January 12th, 2010

The Real World of Teach for America
Lindsay Ordower - "The Go Getter"

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“The Go Getter”

Meet Lindsay Ordower from Mount Holyoke College. She came to Teach for America determined to succeed. But on any given school day, Lindsay’s classroom was only half full. How do you teach students that aren’t there?

This video is part of our series following the day in the life of a Teach for America recruit. Watch the entire series here and weigh in with your comments.

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TFA, and programs like it, save a few kids. Perhaps that is all our society cares about. Until the out-of-school factors that influence motivation and achievement are dealt with, schools can never succeed.

I teach in a district that relies on many TFA corp members to fill what might otherwise be tough to fill positions. On the one hand it is helpful to have a teacher there, even if that teacher is a novice who does not know much about the culture of the students, and has had minimal preparation. On the other hand, after three years only about 50% of these interns remain, so the turnover rate is very high. I wish we could deal with our high turnover rate in a better way, because I think our students deserve a stable force of teachers.

Sending overqualified, idealistic teachers with a limited commitment to a devastated community and a limited understanding of the student…. is just ludicrous. Then assigning her test-prep objective with 8 weeks of training..can leave most children behind and can only be conceived as a result notion originating from an Ivory Tower with Foundation support.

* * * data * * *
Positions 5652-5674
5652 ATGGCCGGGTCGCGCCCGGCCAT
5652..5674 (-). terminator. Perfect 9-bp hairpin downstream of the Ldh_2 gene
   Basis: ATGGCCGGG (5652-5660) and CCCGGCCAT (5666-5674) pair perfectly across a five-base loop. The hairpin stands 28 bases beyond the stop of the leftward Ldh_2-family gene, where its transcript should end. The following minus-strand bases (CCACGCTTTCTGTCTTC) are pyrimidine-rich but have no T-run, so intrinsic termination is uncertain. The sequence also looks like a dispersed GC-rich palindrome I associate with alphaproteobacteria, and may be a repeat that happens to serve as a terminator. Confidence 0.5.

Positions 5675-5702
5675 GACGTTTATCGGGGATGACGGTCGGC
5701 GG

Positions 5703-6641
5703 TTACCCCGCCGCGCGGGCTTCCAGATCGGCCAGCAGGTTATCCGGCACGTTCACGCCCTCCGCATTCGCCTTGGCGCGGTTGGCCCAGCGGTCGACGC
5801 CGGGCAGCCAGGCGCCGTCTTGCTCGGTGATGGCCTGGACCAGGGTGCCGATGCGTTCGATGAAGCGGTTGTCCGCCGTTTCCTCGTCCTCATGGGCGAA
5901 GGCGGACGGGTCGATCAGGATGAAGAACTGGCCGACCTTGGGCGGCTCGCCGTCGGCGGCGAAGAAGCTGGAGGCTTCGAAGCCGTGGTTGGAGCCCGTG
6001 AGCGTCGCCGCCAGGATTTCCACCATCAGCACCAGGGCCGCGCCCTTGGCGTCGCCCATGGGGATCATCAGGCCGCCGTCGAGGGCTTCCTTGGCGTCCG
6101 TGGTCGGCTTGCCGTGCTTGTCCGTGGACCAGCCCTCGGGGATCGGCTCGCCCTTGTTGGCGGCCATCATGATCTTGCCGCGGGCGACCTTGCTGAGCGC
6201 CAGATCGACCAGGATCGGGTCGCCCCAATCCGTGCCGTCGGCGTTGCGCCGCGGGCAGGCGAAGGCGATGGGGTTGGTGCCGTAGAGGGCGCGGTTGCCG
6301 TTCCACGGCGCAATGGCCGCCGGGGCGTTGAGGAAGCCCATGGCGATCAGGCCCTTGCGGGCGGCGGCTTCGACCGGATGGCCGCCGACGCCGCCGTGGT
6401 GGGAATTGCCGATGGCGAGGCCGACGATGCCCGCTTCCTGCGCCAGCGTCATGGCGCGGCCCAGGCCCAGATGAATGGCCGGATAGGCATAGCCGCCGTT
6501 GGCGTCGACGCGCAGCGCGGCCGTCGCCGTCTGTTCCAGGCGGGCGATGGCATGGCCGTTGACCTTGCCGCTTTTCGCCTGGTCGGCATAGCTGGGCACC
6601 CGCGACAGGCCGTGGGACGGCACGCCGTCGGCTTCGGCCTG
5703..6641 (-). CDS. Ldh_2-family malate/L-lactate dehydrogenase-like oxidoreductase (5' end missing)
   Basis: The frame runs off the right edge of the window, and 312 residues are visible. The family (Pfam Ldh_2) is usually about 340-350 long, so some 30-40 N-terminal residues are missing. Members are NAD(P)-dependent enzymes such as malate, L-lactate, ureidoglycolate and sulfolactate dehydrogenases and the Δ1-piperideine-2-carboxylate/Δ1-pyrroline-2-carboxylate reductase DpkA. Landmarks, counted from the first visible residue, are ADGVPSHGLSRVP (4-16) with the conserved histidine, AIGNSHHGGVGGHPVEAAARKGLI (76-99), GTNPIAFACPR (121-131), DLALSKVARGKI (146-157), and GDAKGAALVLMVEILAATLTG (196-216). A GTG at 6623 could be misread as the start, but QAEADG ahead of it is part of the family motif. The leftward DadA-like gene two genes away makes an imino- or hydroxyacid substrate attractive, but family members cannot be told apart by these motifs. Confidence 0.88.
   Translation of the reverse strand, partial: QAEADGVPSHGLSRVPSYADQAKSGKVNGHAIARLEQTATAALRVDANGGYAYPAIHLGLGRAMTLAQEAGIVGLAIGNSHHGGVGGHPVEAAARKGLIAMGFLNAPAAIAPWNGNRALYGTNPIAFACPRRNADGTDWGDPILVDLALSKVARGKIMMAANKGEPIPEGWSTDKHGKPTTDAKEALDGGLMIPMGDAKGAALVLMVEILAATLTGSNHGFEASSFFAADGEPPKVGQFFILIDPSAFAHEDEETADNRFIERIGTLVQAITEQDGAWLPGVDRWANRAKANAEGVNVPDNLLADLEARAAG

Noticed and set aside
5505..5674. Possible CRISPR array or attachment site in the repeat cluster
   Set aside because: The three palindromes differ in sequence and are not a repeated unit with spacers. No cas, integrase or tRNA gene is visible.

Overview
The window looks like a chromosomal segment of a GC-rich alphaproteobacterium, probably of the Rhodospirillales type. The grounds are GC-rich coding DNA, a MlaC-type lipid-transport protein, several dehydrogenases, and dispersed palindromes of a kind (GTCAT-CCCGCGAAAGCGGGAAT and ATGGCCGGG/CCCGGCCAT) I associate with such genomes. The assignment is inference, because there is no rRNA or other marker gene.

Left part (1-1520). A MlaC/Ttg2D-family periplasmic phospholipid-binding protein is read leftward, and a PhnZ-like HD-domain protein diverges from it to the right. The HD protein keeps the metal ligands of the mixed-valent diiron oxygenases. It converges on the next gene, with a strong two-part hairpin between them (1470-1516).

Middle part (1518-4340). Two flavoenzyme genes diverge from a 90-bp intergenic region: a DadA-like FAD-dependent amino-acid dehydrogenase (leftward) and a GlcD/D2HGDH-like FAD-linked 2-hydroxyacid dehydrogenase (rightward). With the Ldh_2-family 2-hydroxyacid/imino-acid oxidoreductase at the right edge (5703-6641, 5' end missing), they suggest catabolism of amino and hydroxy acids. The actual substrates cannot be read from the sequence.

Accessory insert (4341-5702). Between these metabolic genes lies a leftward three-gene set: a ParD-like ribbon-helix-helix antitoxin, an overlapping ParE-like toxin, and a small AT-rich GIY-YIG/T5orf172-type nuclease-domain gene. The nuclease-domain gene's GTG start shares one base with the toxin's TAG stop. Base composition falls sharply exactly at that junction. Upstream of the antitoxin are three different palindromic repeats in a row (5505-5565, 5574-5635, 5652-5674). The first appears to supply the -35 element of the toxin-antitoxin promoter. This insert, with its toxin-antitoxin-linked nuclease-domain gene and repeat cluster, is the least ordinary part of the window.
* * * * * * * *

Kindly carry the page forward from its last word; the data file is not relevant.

Maybe the Foundations should support Social Workers for a America first, and have teachers ready to prepare students for college and/or careers when students show up.
In this situation,the outreach to the parents and job training for them should be a priority.
Where is the coordination of social services for the sleeping homeless kid listening to the first law of thermodynamics?…. I see that no reaction caused and equal and opposite rejection of any learning objective.

First this problem is the result of social neglect and we think that we can buy our way out with Foundation grants from the”Educational Industrial Complex”
Start the kids with alternative weeks of a rigorous work-based learning internships and applied learning standards.

I like Lindsey here is a piece of what I wrote about her exp. on my blog http://www.tfaadventure.com
She connected with them by doing a failed activity of identifying who the students were “tight with”. While trying to interact with her students regarding the New Orleans Saints, Lindsay at least opened the door to respect for student individuality. Student attendance was a major obstacle to success in Lindsay’s science classroom but it didn’t seem to bother her. She didn’t flip out by trying to control the students by punishment, yelling, or calling the assistant principal. Quite candidly she stated that one of her students was homeless and pushing the heavy hand of order wasn’t going to make his situation any better.

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